The economic cost of ending Schengen infopost

The response of European governments to the refugee crisis, spurred by the growth of populist anti-immigration movements, is eroding the Schengen treaty that has allowed the free movement of people and goods between countries for decades, and Daesh’s terrorist attacks in Paris and Brussels have exacerbated the problem. Germany, Austria, France or Sweden, among other countries, have recovered internal border controls at some points, or are considering implementing new ones. Leaving aside its significant social and political implications, the economic cost of ending Schengen would be enormous. A report by Germany’s Bertelsmann Foundation estimates that the return to internal border controls would mean a hole of 470 billion in European GDP in the next 10 years. Bloomberg compares it to losing a company the size of BMW every year for a decade.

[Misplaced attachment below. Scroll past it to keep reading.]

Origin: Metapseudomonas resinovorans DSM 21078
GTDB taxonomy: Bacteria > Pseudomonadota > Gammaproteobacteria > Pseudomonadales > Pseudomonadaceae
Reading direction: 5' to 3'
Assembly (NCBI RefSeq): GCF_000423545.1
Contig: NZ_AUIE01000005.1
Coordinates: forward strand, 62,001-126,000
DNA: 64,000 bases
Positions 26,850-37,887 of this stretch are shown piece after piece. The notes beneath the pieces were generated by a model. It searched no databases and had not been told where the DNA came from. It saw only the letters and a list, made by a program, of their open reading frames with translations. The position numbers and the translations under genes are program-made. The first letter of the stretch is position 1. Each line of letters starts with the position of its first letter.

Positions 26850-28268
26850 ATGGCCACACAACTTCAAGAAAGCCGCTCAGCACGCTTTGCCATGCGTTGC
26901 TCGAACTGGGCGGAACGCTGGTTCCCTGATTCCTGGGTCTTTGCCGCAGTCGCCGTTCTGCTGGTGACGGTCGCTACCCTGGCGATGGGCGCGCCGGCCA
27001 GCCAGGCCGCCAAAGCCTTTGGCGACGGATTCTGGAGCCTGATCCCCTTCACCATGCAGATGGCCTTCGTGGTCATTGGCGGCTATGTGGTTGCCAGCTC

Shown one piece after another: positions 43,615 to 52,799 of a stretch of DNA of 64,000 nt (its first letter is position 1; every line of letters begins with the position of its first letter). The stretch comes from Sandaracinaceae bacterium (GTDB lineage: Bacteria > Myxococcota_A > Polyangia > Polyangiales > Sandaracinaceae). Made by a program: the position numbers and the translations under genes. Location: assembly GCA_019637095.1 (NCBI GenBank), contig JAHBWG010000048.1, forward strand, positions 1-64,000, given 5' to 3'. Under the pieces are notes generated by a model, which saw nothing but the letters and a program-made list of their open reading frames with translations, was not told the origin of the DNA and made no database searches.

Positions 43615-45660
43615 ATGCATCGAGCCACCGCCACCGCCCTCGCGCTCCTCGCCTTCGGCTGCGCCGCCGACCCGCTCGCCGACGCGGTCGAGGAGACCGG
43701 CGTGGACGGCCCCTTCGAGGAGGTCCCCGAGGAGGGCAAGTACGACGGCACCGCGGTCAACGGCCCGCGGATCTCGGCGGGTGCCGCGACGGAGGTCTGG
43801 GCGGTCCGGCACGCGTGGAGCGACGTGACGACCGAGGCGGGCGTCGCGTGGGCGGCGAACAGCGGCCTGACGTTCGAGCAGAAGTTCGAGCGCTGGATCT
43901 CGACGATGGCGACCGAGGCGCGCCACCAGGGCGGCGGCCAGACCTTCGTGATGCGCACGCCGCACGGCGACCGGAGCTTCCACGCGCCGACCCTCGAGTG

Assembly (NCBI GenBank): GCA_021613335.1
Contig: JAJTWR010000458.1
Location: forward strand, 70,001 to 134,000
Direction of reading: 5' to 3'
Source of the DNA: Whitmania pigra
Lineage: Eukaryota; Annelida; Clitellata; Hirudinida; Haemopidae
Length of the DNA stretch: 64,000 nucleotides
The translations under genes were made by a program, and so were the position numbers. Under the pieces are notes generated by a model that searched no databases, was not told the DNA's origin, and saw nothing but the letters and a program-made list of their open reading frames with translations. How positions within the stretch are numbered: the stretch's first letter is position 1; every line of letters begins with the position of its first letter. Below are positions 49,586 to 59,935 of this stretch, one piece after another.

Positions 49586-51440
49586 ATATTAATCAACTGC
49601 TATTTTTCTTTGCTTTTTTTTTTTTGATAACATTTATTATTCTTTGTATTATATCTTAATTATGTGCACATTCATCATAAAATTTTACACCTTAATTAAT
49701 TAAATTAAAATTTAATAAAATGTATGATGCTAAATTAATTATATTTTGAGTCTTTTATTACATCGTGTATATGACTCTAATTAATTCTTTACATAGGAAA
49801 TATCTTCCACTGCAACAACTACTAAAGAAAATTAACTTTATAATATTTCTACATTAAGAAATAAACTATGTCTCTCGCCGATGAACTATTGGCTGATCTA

Free movement gave birth to a market of 400 million people, with 24 million business trips and 57 million cross-border cargo transfers annually, according to data from European Parliament. According to the Berstelsmann foundation, regaining controls would result in higher costs and prices with a negative impact on the slow recovery of the European economy. In an optimistic scenario, goods from other European countries would increase their price by 1%, up to 3% in a more pessimistic scenario.